Please email email@example.com or firstname.lastname@example.org to receive the RSVP form.
Mayra Rodríguez-González, PhD, Assistant Cooperative Extension Educator, University of Connecticut
Dr. Rodríguez-González was born and raised in the San Juan Metropolitan Area in Puerto Rico, later moving to a small coastal town in the main island. She studied Natural Sciences at the University of Puerto Rico in Bayamón and performed socio-ecological research to understand the impacts of historical urban wetland management in low-income communities on the island. Dr. Rodríguez-González uses remote sensing to map green spaces and ecosystem services, study their distribution across urban-rural gradients, and identify provisioning and accessibility patterns in relation to local demographics. Eventually she carried her research to study communities and natural resource management in the Chicago metropolitan region as well as other large U.S. metro areas. Dr. Rodríguez-González obtained her PhD in Urban Ecology in 2021 at Purdue University and recently served as the Gund Postdoctoral Fellow in the Rubenstein School of Environment and Natural Resources at the University of Vermont. In the meantime, Mayra also led and collaborated on projects relating to urban systems and small rural communities across Mexico, Argentina, and Bolivia.
Harrison Fried, MS, The Ohio State University, School of Environment and Natural ResourcesHarrison is a PhD student in Environmental Social Sciences. His research focuses on how people work together to solve complex environmental problems, such as climate change adaptation in Columbus, as well as wildfire mitigation and management in Colorado. He approaches his research through a social-ecological network lens, which focuses on complex social and ecological interconnections that can create barriers or opportunities for resilient management. Harrison plans to continue working on applied research that addresses complexity in modern-day governance through improved access to information. Harrison received his Bachelor of Science and Master of Science in Environment and Natural Resources from Ohio State University’s School of Environment and Natural Resources.
Kimberly Ordonez, MS, The Ohio State University, School of Environment and Natural Resources
Kimberly is a PhD student in Environmental Social Science and holds an interest in co-productive science, multi-scale behavioral adaptations to environmental pressures, and environmental justice. Her current projects include Climate Change related adaptations by environmental stakeholders in Ohio including Nongovernmental Organizations, private businesses, nonprofits, and federal offices. Her research goals involve expanding her studies into environmental justice and localized community acceptance of climate change adaptations. Kimberly hopes to one day work in a position of translational science, engaging communities, and scientists alike, to assist in fair and realistic behavioral changes for a positive socio-ecological outcome. She received her Bachelor of Science in Wildlife and Master of Science in Forestry from Purdue University.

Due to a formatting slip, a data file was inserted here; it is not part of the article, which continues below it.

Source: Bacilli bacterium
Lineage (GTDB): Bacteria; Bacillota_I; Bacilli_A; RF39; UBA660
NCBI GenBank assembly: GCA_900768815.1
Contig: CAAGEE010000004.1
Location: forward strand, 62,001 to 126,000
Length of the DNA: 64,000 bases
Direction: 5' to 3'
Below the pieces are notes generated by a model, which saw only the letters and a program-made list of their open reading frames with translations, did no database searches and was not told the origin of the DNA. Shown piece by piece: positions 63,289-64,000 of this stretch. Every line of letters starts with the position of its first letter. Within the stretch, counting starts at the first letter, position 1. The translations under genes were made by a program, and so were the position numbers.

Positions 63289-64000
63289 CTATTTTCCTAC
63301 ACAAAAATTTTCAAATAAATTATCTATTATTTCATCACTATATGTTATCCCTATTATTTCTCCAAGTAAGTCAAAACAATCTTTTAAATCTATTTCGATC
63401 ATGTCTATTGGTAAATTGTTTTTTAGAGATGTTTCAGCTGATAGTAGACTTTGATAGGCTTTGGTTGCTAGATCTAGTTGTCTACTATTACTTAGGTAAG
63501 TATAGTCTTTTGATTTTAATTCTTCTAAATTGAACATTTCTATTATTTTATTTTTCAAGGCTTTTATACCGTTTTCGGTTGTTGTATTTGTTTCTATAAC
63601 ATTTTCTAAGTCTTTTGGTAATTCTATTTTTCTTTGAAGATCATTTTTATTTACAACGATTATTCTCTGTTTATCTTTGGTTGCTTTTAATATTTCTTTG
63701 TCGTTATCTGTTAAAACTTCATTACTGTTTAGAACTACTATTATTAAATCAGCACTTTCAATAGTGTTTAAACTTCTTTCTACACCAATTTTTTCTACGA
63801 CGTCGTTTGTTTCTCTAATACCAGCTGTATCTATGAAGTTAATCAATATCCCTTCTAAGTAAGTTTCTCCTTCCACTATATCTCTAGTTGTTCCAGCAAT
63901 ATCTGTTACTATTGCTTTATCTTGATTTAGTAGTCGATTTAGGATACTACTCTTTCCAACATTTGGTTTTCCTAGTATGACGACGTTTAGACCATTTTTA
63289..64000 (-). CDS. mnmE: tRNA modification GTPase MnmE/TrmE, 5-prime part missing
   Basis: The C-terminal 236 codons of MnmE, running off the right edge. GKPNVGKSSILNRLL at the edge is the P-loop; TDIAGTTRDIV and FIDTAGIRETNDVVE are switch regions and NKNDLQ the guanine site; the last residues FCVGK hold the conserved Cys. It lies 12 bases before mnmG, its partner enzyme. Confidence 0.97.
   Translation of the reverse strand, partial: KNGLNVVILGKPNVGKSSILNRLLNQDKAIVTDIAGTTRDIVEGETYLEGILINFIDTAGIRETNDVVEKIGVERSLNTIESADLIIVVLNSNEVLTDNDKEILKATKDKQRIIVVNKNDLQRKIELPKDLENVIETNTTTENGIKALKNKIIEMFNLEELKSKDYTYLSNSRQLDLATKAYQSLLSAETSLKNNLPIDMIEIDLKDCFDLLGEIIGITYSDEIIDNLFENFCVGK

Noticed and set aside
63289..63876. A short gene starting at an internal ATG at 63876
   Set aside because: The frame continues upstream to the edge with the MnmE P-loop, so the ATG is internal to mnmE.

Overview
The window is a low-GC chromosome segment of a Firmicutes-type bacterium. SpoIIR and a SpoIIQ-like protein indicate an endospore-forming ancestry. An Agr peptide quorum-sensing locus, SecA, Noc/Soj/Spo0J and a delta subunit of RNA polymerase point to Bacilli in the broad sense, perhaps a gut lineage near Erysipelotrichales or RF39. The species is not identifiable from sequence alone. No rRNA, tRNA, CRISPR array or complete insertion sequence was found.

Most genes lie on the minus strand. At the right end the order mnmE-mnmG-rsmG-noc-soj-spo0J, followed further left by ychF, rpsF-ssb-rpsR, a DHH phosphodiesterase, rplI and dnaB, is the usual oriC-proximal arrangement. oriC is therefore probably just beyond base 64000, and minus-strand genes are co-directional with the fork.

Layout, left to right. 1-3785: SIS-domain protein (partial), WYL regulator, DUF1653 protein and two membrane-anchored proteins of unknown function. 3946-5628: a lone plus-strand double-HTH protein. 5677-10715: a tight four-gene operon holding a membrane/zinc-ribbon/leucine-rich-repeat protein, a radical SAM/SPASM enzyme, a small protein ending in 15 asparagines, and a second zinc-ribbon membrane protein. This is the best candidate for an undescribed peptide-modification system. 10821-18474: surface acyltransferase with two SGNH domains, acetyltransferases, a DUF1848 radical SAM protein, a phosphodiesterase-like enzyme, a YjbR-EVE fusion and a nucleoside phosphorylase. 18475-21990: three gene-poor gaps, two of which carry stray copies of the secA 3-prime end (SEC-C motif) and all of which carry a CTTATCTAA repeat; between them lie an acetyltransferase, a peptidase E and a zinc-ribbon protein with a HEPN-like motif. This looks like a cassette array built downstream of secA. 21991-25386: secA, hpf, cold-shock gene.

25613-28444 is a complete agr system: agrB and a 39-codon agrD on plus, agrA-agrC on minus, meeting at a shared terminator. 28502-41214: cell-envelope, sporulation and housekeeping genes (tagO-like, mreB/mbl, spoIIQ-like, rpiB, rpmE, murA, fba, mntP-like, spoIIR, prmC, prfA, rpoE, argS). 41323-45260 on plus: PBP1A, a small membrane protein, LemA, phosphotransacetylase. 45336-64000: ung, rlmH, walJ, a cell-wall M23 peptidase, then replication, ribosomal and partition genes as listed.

Rohit Basu, Grove City High School
Rohit Basu is a high school student in Grove City, Ohio. He initially got involved in social-ecological research during his sophmore year of high school. Rohit has applied his computer programming and software coding knowledge to develop the EP "Network of Stakeholders" infrastructure. When he graduates high school, Rohit plans to continue his education at a university to study biomedical engineering.
We strive to host events that are inclusive and accessible to everyone. If you have a disability and require accommodations to fully participate in this activity, please reach out to Cecil Okotah (email@example.com). Requests made five business days in advance will generally allow us to provide seamless access. However, we will make every effort to meet requests made after this time frame. You will be contacted by someone from our staff to discuss your specific needs. For the virtual audience, a closed captioning option via EPN’s YouTube live stream will be available, as well as other accommodations as requested on the registration.
Masks are optional for all event attendees at this event, in accordance with Ohio State’s Safe and Healthy Protocols as of this date. In-person attendees will be expected to follow Ohio State protocols regarding the prevention of COVID-19 transmission. More health and safety information available on this Personal Safety Practices page.
This program will be livestreamed on the EPN YouTube page.